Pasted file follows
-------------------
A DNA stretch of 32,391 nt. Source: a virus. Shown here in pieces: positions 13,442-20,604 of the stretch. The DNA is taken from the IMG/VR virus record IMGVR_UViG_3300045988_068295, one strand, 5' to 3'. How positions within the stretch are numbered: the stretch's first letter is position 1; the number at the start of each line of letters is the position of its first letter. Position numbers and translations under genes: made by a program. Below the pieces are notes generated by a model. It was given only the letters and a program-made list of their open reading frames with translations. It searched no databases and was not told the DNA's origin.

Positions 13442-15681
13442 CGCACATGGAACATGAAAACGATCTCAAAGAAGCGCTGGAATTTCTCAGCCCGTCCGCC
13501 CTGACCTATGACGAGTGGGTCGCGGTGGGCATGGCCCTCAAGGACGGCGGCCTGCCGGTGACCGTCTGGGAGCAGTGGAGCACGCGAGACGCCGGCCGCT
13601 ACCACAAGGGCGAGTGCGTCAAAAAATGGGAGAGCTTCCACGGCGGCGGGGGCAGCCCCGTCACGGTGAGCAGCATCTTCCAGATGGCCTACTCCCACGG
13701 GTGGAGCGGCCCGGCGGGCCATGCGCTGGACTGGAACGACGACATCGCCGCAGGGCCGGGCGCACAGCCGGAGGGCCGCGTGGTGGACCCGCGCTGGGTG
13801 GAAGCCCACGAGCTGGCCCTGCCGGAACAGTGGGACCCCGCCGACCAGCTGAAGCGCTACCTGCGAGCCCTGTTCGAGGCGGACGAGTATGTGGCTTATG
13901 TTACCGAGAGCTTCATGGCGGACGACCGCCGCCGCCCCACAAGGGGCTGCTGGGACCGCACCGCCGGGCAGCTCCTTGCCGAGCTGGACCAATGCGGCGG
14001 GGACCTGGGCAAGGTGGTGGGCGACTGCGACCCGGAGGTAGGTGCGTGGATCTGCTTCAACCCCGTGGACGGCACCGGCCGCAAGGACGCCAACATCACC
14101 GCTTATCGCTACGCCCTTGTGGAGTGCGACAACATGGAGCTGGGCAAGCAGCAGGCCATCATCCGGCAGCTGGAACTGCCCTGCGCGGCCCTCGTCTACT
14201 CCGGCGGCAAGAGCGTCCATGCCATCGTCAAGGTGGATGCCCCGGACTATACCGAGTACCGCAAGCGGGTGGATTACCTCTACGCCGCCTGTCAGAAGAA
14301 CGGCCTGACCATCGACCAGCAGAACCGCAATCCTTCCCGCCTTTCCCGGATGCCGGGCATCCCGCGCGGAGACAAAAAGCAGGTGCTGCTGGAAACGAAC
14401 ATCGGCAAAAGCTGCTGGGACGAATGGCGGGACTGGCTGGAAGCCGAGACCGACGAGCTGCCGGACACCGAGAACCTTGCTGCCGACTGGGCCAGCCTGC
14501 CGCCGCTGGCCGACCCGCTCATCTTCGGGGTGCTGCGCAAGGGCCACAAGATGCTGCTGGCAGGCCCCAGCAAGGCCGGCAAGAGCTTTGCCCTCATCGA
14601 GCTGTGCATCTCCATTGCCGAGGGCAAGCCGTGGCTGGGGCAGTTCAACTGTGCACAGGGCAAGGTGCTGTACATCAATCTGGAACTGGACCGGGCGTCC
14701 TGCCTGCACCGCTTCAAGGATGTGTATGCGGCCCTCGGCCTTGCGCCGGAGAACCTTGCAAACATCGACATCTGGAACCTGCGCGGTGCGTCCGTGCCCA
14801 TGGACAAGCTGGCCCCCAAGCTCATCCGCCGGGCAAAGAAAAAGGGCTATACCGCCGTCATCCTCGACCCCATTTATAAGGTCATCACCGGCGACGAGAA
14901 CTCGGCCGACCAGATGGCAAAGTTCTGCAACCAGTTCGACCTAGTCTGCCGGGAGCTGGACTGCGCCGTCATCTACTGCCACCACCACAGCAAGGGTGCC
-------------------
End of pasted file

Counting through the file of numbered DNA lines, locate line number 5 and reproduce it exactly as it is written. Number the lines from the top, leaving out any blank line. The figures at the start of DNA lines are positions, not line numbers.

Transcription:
13601 ACCACAAGGGCGAGTGCGTCAAAAAATGGGAGAGCTTCCACGGCGGCGGGGGCAGCCCCGTCACGGTGAGCAGCATCTTCCAGATGGCCTACTCCCACGG